Your Annual Performance Review

Your Annual Performance Review

Career Development – Preparing For Your Annual Performance Review

Your Annual Performance Review – in this video, Angela Huffmon helps you prepare for your performance evaluation/review with your manager. This should help you  feel equipped to discuss your accomplishments, and improvements made during the year.

This video should help make your performance evaluation experience less stressful and help you to help your boss give you a good review.

Remember an open, honest and positive approach usually generates the best response.


For more from Angela visit http://www.angelahuffmon.biz/webinars

Wendy Smith is a career consultant, life coach and business coach with depth of experience in management, coaching and personal development. That experience means she is equally at home helping clients find a new career direction, starting-up new businesses or dealing with life’s more challenging personal issues. You can contact her at wendy@wisewolfcoaching.com

Wendy has written a little eBook on how to get on with your boss and a book on job search – you can find her books on Amazon at this link

         

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Career Development – Preparing For Your Annual Performance Review

Career Development – Preparing For Your Annual Performance Review

In this video, Angela Huffmon helps you prepare for your performance evaluation/review with your manager. This should help you  feel equipped to discuss your accomplishments, and improvements made during the year.

This video should help make your performance evaluation experience less stressful and help you to help your boss give you a good review.

Remember an open, honest and positive approach usually generates the best response.


For more from Angela visit http://www.angelahuffmon.biz/webinars

Wendy Mason is the Happiness Coach and author of a new novel, The Wolf Project Wendy is a life and career coach and writer. She is passionate about helping people find happiness at work and at home! She helps people reach their goals and aspirations, without sacrificing their home and personal life.  She believes coaching requires compassion, warmth and empathy. Wendy helps people reach their career goals and aspirations, without sacrificing their home and personal life. You can contact Wendy at wendymason@wisewolfcoaching.com and find out more at http://wisewolfcoaching.com

Performance Reviews: Painful or Helpful?

Performance Reviews: Painful or Helpful?

Performance Reviews: Painful or Helpful? Today our guest blogger, Lindsey Harper Mac, presents the third and last in her new series of posts on career development.   Lindsey is a professional writer living in the Indianapolis area. She specializes in writing guest posts on social media and education. Currently, Lindsey is completing work on her master’s degree. You can find the first post in this series at this link – Career Development Part 1 – Why Get An Advanced Degree? The Answer is Obvious and the second at this link –  Career Development Part 2: Want a Promotion? Focus on Factors Within your Control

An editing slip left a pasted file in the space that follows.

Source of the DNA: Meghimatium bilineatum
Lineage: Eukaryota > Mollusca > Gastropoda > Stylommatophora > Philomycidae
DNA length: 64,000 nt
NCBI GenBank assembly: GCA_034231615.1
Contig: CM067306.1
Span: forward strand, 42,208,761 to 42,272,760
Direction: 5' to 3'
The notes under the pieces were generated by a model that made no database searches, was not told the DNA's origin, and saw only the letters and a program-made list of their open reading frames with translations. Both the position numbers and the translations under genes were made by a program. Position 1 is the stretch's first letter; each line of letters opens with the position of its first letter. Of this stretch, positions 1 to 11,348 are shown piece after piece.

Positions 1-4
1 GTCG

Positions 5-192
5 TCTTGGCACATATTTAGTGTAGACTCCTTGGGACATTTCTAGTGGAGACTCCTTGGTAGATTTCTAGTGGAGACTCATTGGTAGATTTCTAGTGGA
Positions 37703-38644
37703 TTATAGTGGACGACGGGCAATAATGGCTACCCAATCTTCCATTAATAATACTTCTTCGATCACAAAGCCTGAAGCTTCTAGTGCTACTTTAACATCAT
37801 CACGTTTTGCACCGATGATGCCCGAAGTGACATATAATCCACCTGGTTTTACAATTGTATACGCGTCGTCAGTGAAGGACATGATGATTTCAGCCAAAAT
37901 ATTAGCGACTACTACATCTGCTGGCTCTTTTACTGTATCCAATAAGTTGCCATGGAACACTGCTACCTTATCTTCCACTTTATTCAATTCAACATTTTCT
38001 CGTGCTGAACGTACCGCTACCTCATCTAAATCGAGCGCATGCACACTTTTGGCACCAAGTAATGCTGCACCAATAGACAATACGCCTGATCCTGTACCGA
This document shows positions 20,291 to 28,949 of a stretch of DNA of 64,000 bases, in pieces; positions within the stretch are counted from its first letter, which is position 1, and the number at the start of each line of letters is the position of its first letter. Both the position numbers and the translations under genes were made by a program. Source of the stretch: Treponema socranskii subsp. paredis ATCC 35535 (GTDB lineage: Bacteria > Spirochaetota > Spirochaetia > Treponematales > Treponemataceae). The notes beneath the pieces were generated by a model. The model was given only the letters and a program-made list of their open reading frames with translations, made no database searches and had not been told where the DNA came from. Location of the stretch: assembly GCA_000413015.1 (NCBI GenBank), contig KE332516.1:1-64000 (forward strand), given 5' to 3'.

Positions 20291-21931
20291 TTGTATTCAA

Career Development Part 3: Performance Reviews: Painful or Helpful?

For many employees, receiving a performance review isn’t a welcome occurrence. It can seem that bosses are being tedious and trying to catch their workers messing up on the job when these reviews are compiled and delivered. In truth, however, an employee review is intended to be a useful tool in promoting employee growth. When done properly, performance reviews should highlight areas of strength and weakness and provide a roadmap for future growth. To better understand the employee review process, consider all the factors that go into a comprehensive employee review.

Work Monitoring

The most notable-–and commonly most nerve tweaking-–part of any employee review is the work-monitoring segment. During this part of the review process, the employer evaluates the worker while he’s on the job and makes note of strengths and weaknesses. In some cases, the worker knows he’s being monitored; in others, the worker is unaware, ensuring that the employer has an accurate picture of the worker’s performance on a day-to-day basis.

Performance History Review

Employers also often review the employee’s history of performance, checking accuracy percentages, sales figures or other numbers indicative of the employee’s level of on-the-job success. By consulting this information, the employer can ensure that, if the work monitoring didn’t yield stellar results, his negative opinion isn’t simply the result of one not-so-hot day on the job.

Collaboration

Employers often collaborate with different individuals within the managerial or HR departments when completing these employee reviews. In doing so, they share their findings and ask the individuals with whom they’re collaborating to reflect upon the data as well. This can go a long way toward ensuring that the overall opinion of the worker’s effectiveness isn’t solely determined by one individual.

Goal Setting

After gathering all the information required to make informed decisions, managers commonly set some goals for what they’d like to see the employee achieve in the next several months or over the course of the next year. They may decide they want to see improved accuracy from an employee whose percentages were found wanting. For an employee they’d like to see advance within the company, they may encourage her to make efforts toward reaching educational goals or obtaining further professional credentials.

Employee Input

After these steps, the employer presents the painstakingly gathered information to the employee. Often, the employee is asked to provide input at this point as well. This could be an explanation of an area that appeared to be weak but is actually stronger than the numbers would suggest. During this portion of the review, the employee is commonly presented with the goals set for her and asked to edit them or agree to them if she feels they’re reasonable.